Smallholder farmers have for long been exploited and cheated at various stages of agricultural production; be it buying inputs, where they have been sold counterfeits, or selling their produce, where they have been exploited by middlemen who offer them very low prices.
This has played a great deal in keeping them in abject poverty. Observing this with great pain, a group of four passionate software and computer engineers, set out to salvage the farmer.
Leveraging technology, the group developed the EzyAgric mobile and web application, to provide a platform for farmers across the country to access genuine agricultural inputs, markets, and information so as to improve their harvest and raise their living standards.
Through the App, the platform provides a one-stop centre for everything a farmer needs, right from garden mapping and planning, buying inputs to market access.
According to Esther Karwera, the EzyAgric co-founder and Head of Business Development and Marketing, the platform is built to address gaps around soil quality/testing, quality seeds availability, right fertilizer availability, farming tools, weeding methodologies, harvesting, post-harvesting handling, and linkage to profitable markets.
The platform, according to Karwera, helps farmers connect to suppliers, produce market, buyers, and financial institutions, among others.
Farmers also access extension and advisory services through the platform. These may include advice on soil testing to enable a farmer to apply the right type of fertilizers, do garden mapping for estimation of input quantities and expected yields among others.
EzyAgric also links farmers with buyers at the most competitive price on the market.
Once one sells their produce through EzyAgric, they can also receive their payment through mobile money. Karwera says they are in the process of integrating with banks so that those who prefer receiving their money on their bank accounts do so.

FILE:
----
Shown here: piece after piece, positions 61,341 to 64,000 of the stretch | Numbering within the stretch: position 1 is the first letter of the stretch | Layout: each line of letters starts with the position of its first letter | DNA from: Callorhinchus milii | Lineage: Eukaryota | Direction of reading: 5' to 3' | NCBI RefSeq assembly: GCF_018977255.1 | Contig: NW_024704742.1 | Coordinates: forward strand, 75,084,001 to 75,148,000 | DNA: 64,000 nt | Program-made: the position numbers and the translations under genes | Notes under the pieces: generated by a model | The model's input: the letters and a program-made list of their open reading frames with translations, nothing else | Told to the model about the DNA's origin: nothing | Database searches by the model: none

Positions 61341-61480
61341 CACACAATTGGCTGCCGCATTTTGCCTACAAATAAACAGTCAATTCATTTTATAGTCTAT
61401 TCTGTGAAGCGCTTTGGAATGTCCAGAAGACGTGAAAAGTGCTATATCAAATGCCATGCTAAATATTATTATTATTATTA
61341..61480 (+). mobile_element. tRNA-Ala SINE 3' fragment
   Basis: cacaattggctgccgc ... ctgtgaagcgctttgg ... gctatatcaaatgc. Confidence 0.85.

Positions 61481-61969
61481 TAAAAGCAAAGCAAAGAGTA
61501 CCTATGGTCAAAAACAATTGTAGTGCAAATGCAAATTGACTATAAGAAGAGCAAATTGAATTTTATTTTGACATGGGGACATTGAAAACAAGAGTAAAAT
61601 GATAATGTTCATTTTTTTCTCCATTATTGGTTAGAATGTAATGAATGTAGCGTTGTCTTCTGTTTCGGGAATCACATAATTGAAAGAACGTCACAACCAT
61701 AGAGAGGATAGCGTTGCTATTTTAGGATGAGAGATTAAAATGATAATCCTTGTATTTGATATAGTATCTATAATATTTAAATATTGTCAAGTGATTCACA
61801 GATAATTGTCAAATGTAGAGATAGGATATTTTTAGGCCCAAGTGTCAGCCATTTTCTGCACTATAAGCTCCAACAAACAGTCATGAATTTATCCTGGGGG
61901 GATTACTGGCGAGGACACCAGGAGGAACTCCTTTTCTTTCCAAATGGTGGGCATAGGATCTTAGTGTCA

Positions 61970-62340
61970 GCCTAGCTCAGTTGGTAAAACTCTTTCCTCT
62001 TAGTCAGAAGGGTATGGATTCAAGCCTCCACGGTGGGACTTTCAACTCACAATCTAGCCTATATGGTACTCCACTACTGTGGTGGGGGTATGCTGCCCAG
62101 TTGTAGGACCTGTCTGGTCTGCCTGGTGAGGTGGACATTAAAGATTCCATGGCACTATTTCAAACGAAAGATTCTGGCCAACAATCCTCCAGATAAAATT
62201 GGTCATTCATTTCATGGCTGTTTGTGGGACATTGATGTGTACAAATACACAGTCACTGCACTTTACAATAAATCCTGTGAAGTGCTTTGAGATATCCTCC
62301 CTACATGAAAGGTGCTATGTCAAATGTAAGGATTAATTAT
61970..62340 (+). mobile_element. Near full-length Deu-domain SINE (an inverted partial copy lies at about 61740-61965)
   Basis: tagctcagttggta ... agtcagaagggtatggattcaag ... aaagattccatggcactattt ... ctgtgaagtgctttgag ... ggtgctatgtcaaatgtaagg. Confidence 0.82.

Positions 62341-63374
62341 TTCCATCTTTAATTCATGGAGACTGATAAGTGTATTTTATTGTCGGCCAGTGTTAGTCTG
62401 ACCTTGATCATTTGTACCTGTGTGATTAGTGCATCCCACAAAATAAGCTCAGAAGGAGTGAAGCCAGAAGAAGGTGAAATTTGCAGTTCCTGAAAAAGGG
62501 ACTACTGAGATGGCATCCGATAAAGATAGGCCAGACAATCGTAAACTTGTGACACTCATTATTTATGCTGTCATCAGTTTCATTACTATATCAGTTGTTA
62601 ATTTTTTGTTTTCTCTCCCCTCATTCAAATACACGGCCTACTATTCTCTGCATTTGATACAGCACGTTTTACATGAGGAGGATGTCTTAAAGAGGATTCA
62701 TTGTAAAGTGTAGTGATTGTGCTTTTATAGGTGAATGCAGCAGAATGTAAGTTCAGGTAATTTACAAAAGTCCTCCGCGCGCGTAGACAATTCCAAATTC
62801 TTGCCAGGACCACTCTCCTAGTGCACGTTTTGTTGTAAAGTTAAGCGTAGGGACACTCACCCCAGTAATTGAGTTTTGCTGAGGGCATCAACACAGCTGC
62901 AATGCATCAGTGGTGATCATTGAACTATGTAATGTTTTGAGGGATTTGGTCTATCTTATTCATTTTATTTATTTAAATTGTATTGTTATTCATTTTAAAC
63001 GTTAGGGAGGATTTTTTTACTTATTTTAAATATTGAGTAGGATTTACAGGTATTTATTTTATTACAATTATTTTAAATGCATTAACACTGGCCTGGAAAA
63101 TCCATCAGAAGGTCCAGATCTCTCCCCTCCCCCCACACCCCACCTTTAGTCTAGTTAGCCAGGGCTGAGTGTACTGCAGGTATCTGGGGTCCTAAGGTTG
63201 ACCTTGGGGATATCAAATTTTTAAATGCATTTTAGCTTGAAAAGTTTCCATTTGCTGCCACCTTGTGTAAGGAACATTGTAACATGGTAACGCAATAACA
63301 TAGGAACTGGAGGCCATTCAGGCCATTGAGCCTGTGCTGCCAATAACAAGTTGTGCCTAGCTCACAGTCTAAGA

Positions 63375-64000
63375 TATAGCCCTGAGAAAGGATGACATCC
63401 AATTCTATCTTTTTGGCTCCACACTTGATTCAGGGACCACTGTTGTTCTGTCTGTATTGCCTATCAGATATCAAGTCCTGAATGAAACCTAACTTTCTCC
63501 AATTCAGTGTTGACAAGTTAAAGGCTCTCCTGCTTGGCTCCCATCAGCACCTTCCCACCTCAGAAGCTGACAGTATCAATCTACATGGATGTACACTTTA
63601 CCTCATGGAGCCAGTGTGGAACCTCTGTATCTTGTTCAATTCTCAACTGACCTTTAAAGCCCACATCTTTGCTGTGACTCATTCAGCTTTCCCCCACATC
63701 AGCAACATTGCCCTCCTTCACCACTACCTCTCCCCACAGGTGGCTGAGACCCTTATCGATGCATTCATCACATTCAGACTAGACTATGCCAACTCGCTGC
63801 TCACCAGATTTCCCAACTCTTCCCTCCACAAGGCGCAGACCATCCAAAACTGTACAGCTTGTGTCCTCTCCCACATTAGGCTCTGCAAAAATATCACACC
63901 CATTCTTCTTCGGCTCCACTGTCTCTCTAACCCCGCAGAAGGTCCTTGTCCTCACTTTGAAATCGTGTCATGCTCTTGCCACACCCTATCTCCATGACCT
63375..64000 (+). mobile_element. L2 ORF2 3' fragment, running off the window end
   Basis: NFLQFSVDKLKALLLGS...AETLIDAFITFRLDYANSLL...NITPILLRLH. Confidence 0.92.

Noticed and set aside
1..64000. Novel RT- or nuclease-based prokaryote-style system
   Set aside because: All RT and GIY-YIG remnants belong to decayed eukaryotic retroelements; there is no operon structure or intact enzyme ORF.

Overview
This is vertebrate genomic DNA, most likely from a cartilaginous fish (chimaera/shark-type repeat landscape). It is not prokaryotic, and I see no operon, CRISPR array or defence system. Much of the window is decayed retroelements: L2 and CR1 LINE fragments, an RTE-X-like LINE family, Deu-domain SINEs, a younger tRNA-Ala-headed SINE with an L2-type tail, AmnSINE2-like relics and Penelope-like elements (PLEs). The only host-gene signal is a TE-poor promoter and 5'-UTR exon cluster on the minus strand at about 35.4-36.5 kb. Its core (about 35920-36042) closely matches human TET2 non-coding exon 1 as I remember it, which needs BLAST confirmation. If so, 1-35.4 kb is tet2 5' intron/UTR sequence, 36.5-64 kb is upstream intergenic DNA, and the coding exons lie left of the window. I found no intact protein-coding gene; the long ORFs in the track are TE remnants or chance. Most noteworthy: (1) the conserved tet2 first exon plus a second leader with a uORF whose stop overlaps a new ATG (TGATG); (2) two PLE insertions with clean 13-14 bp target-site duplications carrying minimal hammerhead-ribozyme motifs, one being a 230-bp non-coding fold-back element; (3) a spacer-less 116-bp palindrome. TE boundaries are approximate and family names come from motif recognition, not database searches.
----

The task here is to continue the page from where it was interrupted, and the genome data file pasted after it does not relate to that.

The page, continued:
“The App presents a less- laborious approach to agriculture. Previously we thought that for one to do agriculture, they should have a hoe, have a garden and move to access genuine inputs or wait for the market. EzyAgric is re-writing the story of how agriculture is done in Uganda and beyond,” Karwera says.
She adds: “With this App, once a farmer’s crops are infested by a certain pest, all the farmer needs to do is to take a picture of the pests in their gardens and sending it to the App and they will be given feedback on the possible pesticides to apply and genuine suppliers.”
She says that 250,000 farmers have accessed services through the EzyAgric platform, with over 30,000 of them being financially active – they are buying agricultural inputs and selling their produce on the App. Additionally, 40% of the 250,000 farmers are women.
Karwera also notes that the AgriTech is developing EzyCredit; which using the farmer’s data, will enable them get affordable credit from EzyAgric or a partner financial institution.
To use the platform, one needs to download and install the EzyAgric Farmer App from Play Store on their smartphone and then register for an account using their mobile phone number.
Karwera, however, says that even farmers without smartphones can access the EzyAgric App through a network of village agents, who visit them regularly.
She, however, says that it would have been better and seamless if every farmer could own their own smartphone and interacts on the platform on their own.
She also alludes to the connectivity challenge, saying that there is a need for infrastructure improvement to ensure the right digitization of the value chain to improve and lower production costs.
EzyAgric is among the firms participating in the ongoing 40-Days 40-FinTech initiative, organized by HiPipo in partnership with Crosslake Technologies, ModusBox, and Mojaloop Foundation, and sponsored by the Gates Foundation.
The HiPipo Chief Executive Officer Innocent Kawooya says the initiative is boosting the African FinTech ecosystem by enabling innovators to enjoy sustainable visibility, and profitability which in turn helps them design and deploy affordable and inclusive financial services for the poor.
He explains that FinTechs have played a great role in financial inclusion across Africa, as the various products and services innovated by players are impacting millions of people at the last mile.
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